PLATTSBURGH — Area officials and small town shop owners gathered outside Champlain Centre Monday morning, pleading the state to reopen the upstate New York mall.
North Country Chamber of Commerce President and CEO Garry Douglas said, while the Empire State was doing well on the health and reopening sides of things, he thought the North Country was doing "especially well."
"If you're not quite ready to reopen mall interiors in downstate New York," Douglas said, aimed at state officials, "then start with the region that is the lowest risk and has done the best job.
"Open the one region. Let us be the trial."
PHASE FOUR EXCLUSION
The North Country and other regions entered Phase Four of the state's reopening plan New York Forward this past weekend, opening up the Higher Education, Low-Risk Outdoor Arts and Entertainment, Low-Risk Indoor Arts and Entertainment and Media Production industries.
The plan's fourth phase had long been advertised as its last, leaving many to assume all "leftover" industries would be cleared to resume business.
Upon issuing guidance, however, Gov. Andrew M. Cuomo said some sectors hadn't received the OK, excluding fitness centers, movie theaters, bowling alleys and indoor malls from the final phase.
The move upset many, including small business owners located inside Champlain Centre, who called the exclusion unfair and had said their shops wouldn't survive the shutdown much longer.
'HOW UNFAIR IS THAT?'
Assemblyman Billy Jones (D-Chateaugay Lake) orchestrated the Monday morning press conference, which had attracted about 20 spectators, including some of the mall's local shop owners.
Jones called on the state to "level the playing field," noting the retail shops and personal care shops that had been opened for weeks throughout the North Country.
The assemblyman even pointed to "big box stores" at the mall, like Target and Best Buy, that, using outdoor entrances had been cleared for business, as well.
"How unfair is it that our small businesses and their employees can't open back up right inside that building, when other businesses around here can? It's unfair," Jones said. "We want to level the playing field and we want to do it today."
Plattsburgh Town Supervisor Michael Cashman expressed a similar sentiment, feeling the local mall was being compared to the larger ones throughout the state, like the Sunrise Mall in Massapequa on Long Island.
"The size and scale (of that mall) is nothing compared to this, and that's not to diminish what we have here with our businesses," the supervisor said. "Why are we put in the same box? It's inappropriate and it's damn-right angering. It's soul crushing.
"My commitment on behalf of the Town of Plattsburgh, my commitment on behalf of the region is that we will do everything we can and that we will be dogged in our approach, but we need New York State to be our partner right now, more than ever."
AIR VENTS & AN AIRBORNE VIRUS
Late last week, there was discussion surrounding the heating, ventilation and air conditioning, or HVAC, systems of indoor shopping centers. A question arose about the quality of such systems, wondering if they could allow for easier COVID-19 travel.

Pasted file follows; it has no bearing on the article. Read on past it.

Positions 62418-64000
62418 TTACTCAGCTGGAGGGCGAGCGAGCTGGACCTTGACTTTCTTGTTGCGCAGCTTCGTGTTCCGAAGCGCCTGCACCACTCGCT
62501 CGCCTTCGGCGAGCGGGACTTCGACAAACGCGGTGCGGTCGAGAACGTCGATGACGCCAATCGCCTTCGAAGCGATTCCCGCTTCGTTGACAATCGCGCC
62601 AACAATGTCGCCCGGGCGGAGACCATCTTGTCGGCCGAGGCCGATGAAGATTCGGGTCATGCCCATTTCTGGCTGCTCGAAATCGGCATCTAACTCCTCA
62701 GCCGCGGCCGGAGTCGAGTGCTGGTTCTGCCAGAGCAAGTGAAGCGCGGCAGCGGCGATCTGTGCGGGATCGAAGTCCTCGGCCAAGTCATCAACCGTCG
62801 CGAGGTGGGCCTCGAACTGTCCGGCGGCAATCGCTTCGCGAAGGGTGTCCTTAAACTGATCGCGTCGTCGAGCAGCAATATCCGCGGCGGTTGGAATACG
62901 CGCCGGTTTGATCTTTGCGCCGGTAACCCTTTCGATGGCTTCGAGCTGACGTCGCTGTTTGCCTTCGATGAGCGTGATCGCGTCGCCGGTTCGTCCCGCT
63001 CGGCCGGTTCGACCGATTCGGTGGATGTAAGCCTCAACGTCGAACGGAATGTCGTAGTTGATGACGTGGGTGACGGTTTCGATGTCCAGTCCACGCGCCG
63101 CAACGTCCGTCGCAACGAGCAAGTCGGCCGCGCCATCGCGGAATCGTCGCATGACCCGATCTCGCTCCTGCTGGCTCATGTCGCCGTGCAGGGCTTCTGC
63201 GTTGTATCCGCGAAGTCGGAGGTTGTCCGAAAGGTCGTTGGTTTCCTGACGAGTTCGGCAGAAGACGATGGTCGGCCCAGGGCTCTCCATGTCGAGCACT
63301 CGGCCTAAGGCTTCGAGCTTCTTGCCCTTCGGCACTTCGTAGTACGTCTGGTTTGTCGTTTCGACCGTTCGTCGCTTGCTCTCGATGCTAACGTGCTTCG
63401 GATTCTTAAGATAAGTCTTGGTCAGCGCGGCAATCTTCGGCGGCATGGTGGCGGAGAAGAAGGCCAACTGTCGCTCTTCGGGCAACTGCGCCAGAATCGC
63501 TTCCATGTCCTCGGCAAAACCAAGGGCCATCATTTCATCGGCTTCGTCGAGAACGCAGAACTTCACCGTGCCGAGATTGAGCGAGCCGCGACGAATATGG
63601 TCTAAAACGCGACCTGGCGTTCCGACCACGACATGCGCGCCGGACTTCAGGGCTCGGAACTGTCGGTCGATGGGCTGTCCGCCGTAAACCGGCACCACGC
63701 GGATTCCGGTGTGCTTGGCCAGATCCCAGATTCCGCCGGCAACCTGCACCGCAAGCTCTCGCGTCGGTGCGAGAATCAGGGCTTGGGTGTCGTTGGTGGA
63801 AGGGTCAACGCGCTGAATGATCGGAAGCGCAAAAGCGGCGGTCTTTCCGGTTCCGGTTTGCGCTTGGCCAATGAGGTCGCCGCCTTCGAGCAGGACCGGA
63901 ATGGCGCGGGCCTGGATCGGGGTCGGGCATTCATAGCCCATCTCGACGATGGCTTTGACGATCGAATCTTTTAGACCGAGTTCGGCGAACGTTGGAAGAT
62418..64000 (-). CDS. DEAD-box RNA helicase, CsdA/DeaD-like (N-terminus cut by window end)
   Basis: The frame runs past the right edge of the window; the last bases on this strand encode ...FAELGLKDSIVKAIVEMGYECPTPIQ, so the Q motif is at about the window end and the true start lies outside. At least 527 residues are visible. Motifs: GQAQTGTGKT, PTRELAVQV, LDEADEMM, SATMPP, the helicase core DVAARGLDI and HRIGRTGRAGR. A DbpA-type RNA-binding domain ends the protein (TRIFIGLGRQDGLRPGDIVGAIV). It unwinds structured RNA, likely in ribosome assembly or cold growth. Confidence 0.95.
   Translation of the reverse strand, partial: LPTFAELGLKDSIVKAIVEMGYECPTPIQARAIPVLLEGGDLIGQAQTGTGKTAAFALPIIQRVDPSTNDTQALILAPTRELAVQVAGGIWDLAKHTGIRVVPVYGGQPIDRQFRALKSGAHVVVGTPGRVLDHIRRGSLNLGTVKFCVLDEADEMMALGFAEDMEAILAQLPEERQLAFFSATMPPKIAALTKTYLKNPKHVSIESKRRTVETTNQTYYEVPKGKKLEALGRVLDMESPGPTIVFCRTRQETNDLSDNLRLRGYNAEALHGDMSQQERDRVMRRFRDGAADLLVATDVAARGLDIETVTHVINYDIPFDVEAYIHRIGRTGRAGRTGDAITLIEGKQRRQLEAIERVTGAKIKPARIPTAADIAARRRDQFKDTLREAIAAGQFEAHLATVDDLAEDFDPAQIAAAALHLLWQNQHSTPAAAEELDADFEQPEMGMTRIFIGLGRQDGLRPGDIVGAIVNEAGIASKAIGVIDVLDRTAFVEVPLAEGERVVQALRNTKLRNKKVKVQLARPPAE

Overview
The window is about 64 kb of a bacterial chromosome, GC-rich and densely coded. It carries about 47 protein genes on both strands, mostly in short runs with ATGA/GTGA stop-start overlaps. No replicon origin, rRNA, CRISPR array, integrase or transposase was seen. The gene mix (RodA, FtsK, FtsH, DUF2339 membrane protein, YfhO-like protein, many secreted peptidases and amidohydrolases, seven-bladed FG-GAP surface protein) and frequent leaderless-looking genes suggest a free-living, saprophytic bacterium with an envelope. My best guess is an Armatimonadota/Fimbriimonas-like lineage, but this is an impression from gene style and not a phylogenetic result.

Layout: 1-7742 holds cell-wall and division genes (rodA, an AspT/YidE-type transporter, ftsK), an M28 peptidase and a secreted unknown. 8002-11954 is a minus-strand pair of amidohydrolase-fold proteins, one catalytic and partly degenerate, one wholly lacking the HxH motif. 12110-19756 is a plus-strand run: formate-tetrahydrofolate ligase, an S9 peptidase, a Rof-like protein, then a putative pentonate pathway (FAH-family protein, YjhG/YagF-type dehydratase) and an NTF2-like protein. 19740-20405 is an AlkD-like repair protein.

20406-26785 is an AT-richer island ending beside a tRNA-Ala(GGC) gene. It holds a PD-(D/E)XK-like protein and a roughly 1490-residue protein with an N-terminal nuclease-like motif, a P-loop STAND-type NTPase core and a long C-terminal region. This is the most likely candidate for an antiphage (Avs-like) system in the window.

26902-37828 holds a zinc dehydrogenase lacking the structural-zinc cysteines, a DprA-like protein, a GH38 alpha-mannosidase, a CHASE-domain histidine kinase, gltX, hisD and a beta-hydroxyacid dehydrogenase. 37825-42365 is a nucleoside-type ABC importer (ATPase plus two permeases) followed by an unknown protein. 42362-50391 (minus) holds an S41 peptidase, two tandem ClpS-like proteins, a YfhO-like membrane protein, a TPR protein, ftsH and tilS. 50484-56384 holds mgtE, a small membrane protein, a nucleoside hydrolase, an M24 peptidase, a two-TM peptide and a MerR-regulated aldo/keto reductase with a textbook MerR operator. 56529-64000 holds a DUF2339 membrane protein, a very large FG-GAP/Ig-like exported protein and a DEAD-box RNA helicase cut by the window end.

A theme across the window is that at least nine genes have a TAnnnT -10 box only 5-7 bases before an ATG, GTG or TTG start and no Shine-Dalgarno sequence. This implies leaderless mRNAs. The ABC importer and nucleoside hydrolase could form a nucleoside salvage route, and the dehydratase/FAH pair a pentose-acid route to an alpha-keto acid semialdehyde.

Pyramid Management Group, who manages Champlain Centre and other malls statewide, had released a statement appreciating the state's public health and safety concerns, but saying any suggestion that the HVAC systems of indoor malls were more likely to distribute the novel coronavirus were "simply false."
"The quality of overall air circulation in our shopping centers, which also benefit from considerable open and airy corridors, is as good or better than those venues that have been allowed to re-open," the statement had continued.
On Monday afternoon, after receiving no prior guidance, Gov. Cuomo said, before indoor malls could reopen, they were to have high-efficiency particulate air, or HEPA, filters in their ventilation systems, which were capable of trapping the airborne virus.
As of that evening, Pyramid Management Group had not released a statement about the filters in relation to the group's New York-based malls.
WHAT'S THE PLAN?
Chris "Simpson" Ntuien, owner of Nineties Nail & Spa in Champlain Centre, said his business and its four employees were ready to reopen.
The nail salon has operated in the mall for about 10 years, creating a baseline of customers that Ntuien said he was afraid to lose, but the salon owner was worried about the lack of income these last three months of closures.
"We're ready," he said. "We fought it here and we won. Why (do) we have to close all of the time? We need to open."
Fellow local owner Greg Nephew, of Lake City Hobbies, said he and others sought state guidance more than anything.
"I'm asking the state and I'm asking the governor: Please give us guidance on what we need to do so that we can do it," he said. "COVID-19 doesn't discriminate, but we're being discriminated against, because we're inside of a shopping center.
"We're not asking for special treatment, we're asking for equal treatment."
ACT QUICKLY TO SALVAGE
Clinton County Legislature Chairman Mark Henry said the county's Health Department was ready to help Champlain Centre's businesses through their eventual reopening.
"There are, I think, approximately 50 businesses located here in this mall and many of them are small businesses which, along with their many employees, are frustrated and still facing uncertainty about their futures," Henry said Monday. "They have waited patiently these many months through phases one, two, three and now four, with no answer yet in sight.
"We urge the governor to act as quickly as possible so that these business owners can safely reopen, salvage their businesses and put their employees back to work."
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